Lately, life has been a bit random. Quite a few things were unplanned and unexpected, leaving me at a bit of a loss and wondering what the hell I should do with myself. Somewhere along the line, my priorities changed. A few chance meetings and random conversations later, I was able to regain some control.
When I mentioned chance meetings; I was at the Barbican last week to see The Japanese House: Architecture and Life after 1945 exhibition in its closing days; I bumped into a lady that I went to secondary school with (we were in the same year and form group), and it turns out that she's one of the assistant curators at the V&A Museum.
It was amazing to see her again after 12-13 years, especially as we ended up going to different Sixth Forms, so I never saw or spoke to her again once we'd finished our GCSEs. There I was thinking she'd obviously got the curating job after university, but it turns out she never went to university until she was 23; she trained as a pastry chef after leaving Sixth Form.
I had been toying with the idea of perhaps (finally) working towards a degree for the last year or so whilst I had been studying for my DipHE. I just wasn't ready for university ten years ago, but at the same time, I had convinced myself that perhaps I was ten years too late. Perhaps five years ago would've been ideal, but five years ago I was in the middle of trying to get shot of some deadwood in my life.
Recently, I'd managed to encourage and convince S to perhaps consider some further study, but somehow I seemed unable to convince myself that I was capable of doing the same thing. I went to a school that basically decided that you were of no use to anyone if you didn't go off to university, so I'd always had that chip on my shoulder of having applied to Imperial College London and being one of the first students from a comprehensive school to be awarded with an Arkwright Scholarship. It all seems a bit of a waste now, but if you're not ready for university, you're not ready, and I do feel bad for some kids that feel pressured (like I was) into applying when they're not all that sure about the subjects they're taking ar college, never mind university.
So I went into the world of work. And whilst I've had a fantastic ten years working for The Firm and have ended up in a job role that I enjoy and that not many people my age get to do, I didn't want to limit myself to that, never mind a life completely dedicated to the railway; I've been able to travel the world and see a few things.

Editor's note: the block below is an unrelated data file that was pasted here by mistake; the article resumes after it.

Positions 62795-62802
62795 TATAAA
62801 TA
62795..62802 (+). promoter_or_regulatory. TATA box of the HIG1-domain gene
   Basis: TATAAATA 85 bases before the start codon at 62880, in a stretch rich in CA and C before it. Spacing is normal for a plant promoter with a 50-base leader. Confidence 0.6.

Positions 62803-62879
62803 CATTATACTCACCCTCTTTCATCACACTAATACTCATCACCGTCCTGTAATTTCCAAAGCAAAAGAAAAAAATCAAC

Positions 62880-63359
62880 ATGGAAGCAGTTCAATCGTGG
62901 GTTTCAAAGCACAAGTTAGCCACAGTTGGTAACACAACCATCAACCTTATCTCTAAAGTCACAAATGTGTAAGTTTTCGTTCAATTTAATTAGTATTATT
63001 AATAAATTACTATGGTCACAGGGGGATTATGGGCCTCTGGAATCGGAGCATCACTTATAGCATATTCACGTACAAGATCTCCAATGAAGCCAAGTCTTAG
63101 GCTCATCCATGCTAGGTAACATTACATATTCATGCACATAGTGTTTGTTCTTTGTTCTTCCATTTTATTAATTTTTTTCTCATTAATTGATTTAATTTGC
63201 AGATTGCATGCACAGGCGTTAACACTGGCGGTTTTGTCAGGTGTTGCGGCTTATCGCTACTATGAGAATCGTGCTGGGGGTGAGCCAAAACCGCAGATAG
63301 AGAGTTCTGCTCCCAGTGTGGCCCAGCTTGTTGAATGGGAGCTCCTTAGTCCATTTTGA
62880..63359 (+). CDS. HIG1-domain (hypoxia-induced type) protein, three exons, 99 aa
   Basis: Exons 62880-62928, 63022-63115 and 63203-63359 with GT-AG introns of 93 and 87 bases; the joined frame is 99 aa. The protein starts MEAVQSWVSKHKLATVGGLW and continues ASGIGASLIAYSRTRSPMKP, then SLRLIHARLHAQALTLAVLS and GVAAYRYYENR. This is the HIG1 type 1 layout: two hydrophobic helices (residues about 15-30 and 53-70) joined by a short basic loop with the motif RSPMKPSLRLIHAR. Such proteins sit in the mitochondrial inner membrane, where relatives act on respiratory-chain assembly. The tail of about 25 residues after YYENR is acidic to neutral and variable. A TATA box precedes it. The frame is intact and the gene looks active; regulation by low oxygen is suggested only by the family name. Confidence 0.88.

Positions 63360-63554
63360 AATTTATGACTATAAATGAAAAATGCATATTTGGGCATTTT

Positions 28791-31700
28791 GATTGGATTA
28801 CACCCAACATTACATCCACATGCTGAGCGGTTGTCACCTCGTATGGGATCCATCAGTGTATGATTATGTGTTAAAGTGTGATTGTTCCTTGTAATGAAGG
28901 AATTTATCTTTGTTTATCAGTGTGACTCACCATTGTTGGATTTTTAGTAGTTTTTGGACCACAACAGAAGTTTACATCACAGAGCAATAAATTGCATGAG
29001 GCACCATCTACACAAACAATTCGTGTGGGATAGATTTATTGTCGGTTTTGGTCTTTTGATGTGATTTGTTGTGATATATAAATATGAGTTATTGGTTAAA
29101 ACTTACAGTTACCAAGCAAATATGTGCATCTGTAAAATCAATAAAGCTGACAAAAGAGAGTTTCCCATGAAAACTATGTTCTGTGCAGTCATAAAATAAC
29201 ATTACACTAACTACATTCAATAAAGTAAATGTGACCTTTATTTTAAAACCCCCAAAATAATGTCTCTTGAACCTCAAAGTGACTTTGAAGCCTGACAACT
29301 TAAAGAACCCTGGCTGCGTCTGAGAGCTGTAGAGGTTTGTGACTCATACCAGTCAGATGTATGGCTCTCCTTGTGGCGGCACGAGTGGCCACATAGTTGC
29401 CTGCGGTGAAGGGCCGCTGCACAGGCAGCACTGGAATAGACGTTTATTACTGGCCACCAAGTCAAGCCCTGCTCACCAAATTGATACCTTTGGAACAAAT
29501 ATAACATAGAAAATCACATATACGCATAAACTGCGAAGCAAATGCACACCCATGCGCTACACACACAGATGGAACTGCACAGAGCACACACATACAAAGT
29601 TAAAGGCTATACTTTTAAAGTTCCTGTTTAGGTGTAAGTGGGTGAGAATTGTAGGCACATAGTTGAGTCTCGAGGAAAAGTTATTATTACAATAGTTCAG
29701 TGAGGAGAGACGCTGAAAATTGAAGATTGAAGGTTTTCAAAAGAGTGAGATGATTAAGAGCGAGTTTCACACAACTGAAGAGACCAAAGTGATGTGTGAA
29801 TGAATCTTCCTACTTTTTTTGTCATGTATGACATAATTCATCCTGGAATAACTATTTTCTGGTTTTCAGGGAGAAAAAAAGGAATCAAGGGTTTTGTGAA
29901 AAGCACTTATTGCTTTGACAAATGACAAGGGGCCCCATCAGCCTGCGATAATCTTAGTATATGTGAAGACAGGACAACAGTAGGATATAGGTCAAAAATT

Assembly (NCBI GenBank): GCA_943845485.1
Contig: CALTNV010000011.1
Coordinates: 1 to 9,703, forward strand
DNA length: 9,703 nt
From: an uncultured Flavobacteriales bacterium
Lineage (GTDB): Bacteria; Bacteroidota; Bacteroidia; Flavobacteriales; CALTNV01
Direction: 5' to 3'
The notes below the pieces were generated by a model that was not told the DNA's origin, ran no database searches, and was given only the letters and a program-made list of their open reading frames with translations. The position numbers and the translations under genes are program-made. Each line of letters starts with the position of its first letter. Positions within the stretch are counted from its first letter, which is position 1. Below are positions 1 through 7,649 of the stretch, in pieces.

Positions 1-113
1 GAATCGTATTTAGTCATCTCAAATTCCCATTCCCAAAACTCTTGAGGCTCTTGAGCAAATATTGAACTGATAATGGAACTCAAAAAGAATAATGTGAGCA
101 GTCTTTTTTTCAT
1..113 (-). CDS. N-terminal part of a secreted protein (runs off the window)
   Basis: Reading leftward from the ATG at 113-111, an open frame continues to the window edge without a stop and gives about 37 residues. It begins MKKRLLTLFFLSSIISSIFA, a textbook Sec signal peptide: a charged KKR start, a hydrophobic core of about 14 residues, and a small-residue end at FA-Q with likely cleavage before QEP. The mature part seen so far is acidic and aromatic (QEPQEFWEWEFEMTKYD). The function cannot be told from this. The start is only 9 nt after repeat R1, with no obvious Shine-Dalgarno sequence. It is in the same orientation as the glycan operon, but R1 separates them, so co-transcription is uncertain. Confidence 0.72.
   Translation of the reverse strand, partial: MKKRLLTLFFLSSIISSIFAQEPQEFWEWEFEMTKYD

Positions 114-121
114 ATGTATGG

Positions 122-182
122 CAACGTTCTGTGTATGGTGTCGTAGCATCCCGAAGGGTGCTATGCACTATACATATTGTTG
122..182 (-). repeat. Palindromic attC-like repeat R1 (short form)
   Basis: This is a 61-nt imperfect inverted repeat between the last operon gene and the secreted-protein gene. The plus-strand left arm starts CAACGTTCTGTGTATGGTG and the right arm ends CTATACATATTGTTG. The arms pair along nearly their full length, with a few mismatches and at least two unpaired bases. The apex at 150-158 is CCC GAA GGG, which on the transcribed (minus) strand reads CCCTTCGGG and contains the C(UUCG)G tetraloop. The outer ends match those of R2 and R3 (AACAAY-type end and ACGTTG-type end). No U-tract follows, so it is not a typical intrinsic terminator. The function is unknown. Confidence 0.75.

I thought that a month in Australia was life-changing, but a week in Japan even more so. Since the spring, I've been able to start learning to read and write in Japanese and it has been fucking amazing .
So I took the plunge, and I started filling out applications:
I applied to study Language and Linguistics (BA), with Japanese as an additional language option, at Birkbeck University of London (I also picked International Law (BA), Global Politics (BA) and Journalism (BA), all with the additional Japanese language option, as backup choices). It was so weird filling out a UCAS application for the second time around, but this time doing it for myself and not with a gun held to my head.
The most exciting thing about the subject(s) I've chosen; with the language option, there's an opportunity for me to do a fourth year experience abroad. So in my case, that would be spending a whole year in living Japan (I practise kitsuke so at least I'd be able to blend in a bit!)
Over the next few weeks, I'll be waiting to see if I've been entered into clearing. I'm nervous and excited at the same time.
It's nice to feel brand new again, with a new sense of purpose; my ikigai.